Boris Onishchenko

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Boris Onishchenko
Personal information
Full name Борис Григорьевич Онищенко
Born (1937-09-19) 19 September 1937 (age 76)
Residence Kiev, Ukraine
Sport
Country Soviet Union
Event(s) modern pentathlete

Boris Onishchenko (Борис Григорьевич Онищенко; also transliterated as Onyshchenko, Onishenko, Onischenko; born 19 September 1937) is a former Ukrainian/Soviet modern pentathlete who competed in the 1968 Summer Olympics, in the 1972 Summer Olympics, and in the 1976 Summer Olympics.[1]

He was a member of the Soviet Union's modern pentathlon team in the 1976 Summer Olympics, infamous for being disqualified for cheating.[2]

1976 Modern Pentathlon[edit]

Having already earned his country an Olympic medal earlier in Mexico City and Munich, Onishchenko entered the event as a three-time world champion and a sportsman respected by his fellow Olympians. After the first event of the pentathlon, the Soviet team found itself in fourth place, trailing closely behind Britain. Fencing was the next event: a one-touch épée tournament. Onishchenko was considered the finest fencer among his competitors and was favored to win his matches.

During Onishchenko's bout with British team captain Jim Fox, the British team protested that Onishchenko's weapon had gone off without actually hitting anything.[3] The director confiscated the Soviet's weapon and brought it to the bout committee, where an illegal modification to the grip was discovered. The bout was allowed to continue, and despite using an unmodified sword, Boris still won by a large margin.

He was disqualified from the competition afterwards, and the Soviet Union were forced to withdraw from the team event as a result. The British team that exposed Onishchenko went on to win the gold medal.[2]

In electric épée fencing, a touch is registered on the scoring box when the tip of the weapon is depressed with a force of 750 grams, completing a circuit formed by the weapon, body cord, and box. It was found that his épée had been modified to include a switch that allowed him to close this circuit without actually depressing the tip of his weapon, so Onishchenko could register a touch without making any contact on his opponent.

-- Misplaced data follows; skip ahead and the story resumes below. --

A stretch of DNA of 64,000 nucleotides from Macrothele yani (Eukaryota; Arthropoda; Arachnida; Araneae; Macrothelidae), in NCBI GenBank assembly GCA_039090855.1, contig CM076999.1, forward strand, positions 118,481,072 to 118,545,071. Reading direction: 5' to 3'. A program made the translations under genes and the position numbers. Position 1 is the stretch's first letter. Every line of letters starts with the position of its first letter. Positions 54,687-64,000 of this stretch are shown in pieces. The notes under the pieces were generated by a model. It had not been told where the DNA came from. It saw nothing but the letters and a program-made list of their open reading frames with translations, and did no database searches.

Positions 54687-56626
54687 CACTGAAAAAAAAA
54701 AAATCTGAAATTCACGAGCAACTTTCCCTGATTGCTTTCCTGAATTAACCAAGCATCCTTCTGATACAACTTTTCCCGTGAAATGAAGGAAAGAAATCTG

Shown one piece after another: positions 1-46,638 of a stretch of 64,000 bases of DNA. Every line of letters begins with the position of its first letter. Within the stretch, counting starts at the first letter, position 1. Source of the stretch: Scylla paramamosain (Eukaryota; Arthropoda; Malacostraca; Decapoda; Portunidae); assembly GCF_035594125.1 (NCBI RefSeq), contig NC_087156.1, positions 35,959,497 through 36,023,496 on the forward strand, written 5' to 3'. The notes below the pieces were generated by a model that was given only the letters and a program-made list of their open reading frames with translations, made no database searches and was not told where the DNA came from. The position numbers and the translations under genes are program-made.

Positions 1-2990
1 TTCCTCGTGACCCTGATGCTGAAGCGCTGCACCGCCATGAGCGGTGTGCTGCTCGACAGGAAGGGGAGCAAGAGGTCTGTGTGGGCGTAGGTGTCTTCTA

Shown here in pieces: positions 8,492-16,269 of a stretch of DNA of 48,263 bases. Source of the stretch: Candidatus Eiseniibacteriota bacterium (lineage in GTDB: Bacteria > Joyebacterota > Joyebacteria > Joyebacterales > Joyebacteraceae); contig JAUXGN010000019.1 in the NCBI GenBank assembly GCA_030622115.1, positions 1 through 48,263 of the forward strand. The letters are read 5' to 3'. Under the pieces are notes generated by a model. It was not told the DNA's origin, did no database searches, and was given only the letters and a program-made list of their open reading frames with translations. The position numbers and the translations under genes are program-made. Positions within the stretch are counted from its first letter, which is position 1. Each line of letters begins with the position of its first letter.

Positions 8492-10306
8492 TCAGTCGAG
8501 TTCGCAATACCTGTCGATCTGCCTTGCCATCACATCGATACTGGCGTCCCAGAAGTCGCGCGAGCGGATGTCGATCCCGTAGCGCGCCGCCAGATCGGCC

Newspapers decried him as "Disonischenko" and "Boris the Cheat".[4] Onishchenko earned the enmity of other Soviet Olympic team members: for example, the USSR volleyball team members threatened to throw him out of the hotel's window if they met him.[5] He was removed from the athletes' village by Soviet officials the night of his disqualification and the next day reported to be "back in his home town of Kiev." Two months later it was reported he had been called before Soviet leader Leonid Brezhnev for a personal scolding, dismissed from the Red Army, fined 5,000 rubles, stripped of all his sporting honours, and was working as a taxi driver in Kiev.[2]

References[edit]

  1. ^ "Boris Onishchenko Olympic Results". sports-reference.com. Retrieved 2012-08-18. 
  2. ^ a b c Simon Burnton (March 14, 2012). "50 stunning Olympic moments No18: Boris Onischenko, GB wins gold". The Guardian. 
  3. ^ "History and Heroes from Every Olympic Games". The Sunday Times (UK) (Archive from 2001-06-29). Archived from the original on 2011-06-29. 
  4. ^ "The 10 greatest cheats in sporting history | Sport | The Observer". Observer.guardian.co.uk. 2011-02-09. Retrieved 2013-03-26. 
  5. ^ "10 Greatest Cheats in Sporting History". The Guardian (London).